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melanoma cancer evaluation

In a scenario of increasing incidence of cutaneous melanoma, it is only early detection that can prevent deaths because the survival rate depends on the tumor thickness at the time of detection. Patients, with cutaneous melanoma in situ (CMIS), have a 99% chance of survival and invasive cutaneous melanoma (ICM) patients have a 90% chance of survival if the vertical tumor thickness is less than 1mm at the time of detection. Therefore, the primary aim of melanoma detection should be tumor recognition and then surgery.

Dermatoscopy is an accurate, non-invasive diagnostic tool for evaluating pigmented skin lesions, especially CMIS and ICM. To establish the reliability of dermatoscopy structures as criteria for evaluating melanoma a study was conducted on 90 patients - 37 patients with CMIS and 53 patients with ICM.


The CMIS patients were divided into three groups based on the greatest dimension of the lesion: less than or equal to 5mm, more than 5mm and equal to or less than 10mm and more than 10mm. The ICM patients were divided into two groups based on the vertical thickness of the tumor according to Breslow’s index: less than or equal to 0.75mm and greater than 0.75mm.

All lesions were covered with immersion oil to eliminate reflection from the skin surface. The lesions were examined with a dermatoscope and photographed at a magnification of 10. These photographs were then examined to find out the frequency of the classic dermatoscope criteria and to see if there existed any correlation between these criteria and dimensions of CMIS lesions and the vertical thickness of tumors in ICM.

The dermatoscope criteria that were used to evaluate the lesions were those believed to be associated with melanoma and included irregular pigment network, irregular extensions and branched streaks, gray-blue areas, extension pseudopods, brown globules, black dots, blue whitish veils, hypopigmentation, white scar-like areas, and linear and dotted vascular patterns. The diagnosis in most cases was based on classical pattern analysis.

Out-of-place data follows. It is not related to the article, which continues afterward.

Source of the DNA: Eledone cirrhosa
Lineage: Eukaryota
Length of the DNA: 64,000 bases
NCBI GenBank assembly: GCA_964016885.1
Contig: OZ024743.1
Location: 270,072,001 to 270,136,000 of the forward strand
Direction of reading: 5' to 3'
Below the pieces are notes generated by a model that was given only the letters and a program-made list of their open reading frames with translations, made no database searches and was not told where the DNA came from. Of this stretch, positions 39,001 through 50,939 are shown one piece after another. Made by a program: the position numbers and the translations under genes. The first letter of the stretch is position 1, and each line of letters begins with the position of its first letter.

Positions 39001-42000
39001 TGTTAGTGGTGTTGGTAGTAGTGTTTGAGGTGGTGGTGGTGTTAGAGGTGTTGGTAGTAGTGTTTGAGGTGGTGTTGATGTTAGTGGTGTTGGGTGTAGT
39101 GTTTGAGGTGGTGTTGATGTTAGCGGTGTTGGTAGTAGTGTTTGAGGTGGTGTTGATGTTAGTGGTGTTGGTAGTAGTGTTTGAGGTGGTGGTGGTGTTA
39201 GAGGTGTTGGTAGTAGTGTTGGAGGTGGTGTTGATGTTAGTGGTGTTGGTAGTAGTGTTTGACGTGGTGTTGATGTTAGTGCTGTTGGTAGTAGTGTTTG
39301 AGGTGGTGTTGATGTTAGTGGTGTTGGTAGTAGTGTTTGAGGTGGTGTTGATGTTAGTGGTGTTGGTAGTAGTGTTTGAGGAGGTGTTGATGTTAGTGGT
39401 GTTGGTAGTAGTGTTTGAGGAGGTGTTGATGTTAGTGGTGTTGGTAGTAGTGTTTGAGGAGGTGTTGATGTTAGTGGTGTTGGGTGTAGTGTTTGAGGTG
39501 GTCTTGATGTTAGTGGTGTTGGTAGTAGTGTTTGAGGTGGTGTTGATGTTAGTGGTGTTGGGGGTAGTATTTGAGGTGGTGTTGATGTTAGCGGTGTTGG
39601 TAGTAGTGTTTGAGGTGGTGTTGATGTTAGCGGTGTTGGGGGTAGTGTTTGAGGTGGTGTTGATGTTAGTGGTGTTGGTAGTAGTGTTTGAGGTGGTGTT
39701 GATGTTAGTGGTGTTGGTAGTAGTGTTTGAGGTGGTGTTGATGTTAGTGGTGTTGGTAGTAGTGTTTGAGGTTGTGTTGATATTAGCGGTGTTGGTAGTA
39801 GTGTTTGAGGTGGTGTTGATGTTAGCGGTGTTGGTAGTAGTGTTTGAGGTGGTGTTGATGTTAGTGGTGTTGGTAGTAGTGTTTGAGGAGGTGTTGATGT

In CMIS lesions, the most frequently observed dermatoscope criteria were blue whitish veil, black dots and irregular extensions and branched streaks and were present in 78%, 76%, 73% and 62% of lesions respectively. Brown globules, irregular pigment network, pseudopods and hypopigmentation were present in 57%, 54%, 54% and 51% lesions respectively. None of the CMIS lesions showed up white scar-like areas and atypical vascular patterns, the two-dermatoscope criteria associated with ICM.

The frequency of pseudopods at 12% was the least in the CMIS group with the smallest lesion size. In the two groups with larger lesion sizes, the frequency was over 60%. The incidence of blue whitish gray had a similar distribution. Such differences in frequency between different groups were considered statistically significant. The frequency of irregular extensions and branched streaks increased and frequency of brown globules decreased, with reduced CMIS lesion size. Overall, no clinically significant differences were observed between the three CMIS groups.

In ICM lesions, the most frequently observed dermatoscopic criteria were blue whitish veil, black dots, irregular extensions and branched streaks and gray blue areas and these were present in 84%, 79%, 68% and 63% of lesions respectively. More data showed that dermatoscope criteria for ICM with a Breslow index of less than or equal to 0.75mm is similar to CMIS. There are no statistically significant differences between these two groups.

However, the frequency of irregular pigment network and pseudopods in ICM with a Breslow index of greater than 0.75mm differed significantly from CMIS and from the other ICM group. The differences between the two ICM groups were found statistically significant.


The dermatoscopic criteria for CMIS and ICM are basically the same although white scar-like areas and atypical vascular patterns were absent in CMIS lesions. The criteria generally seemed independent of CMIS lesion size. The exceptions were pseudopods and blue whitish veil, which were found more in smaller sized CMIS lesions.

A statistically significant difference was the presence of blue whitish veil in 100% ICM lesions compared to 79% in CMIS. This was considered important for the diagnosis of ICM as well as CMIS lesions. It should be noted that blue whitish veil indicates melanoma only in combination with pigment network.

Overall, the results show that dermatoscopy is a reliable method to diagnose CMIS and ICM. Because of similar dermatoscopic criteria, sometimes it may be difficult to differentiate CMIS from ICM. However, in both cases the dermatoscopy shows the need for excising the lesion. In any case the reliable classical pattern method can diagnose CMIS, independent of lesion dimensions.

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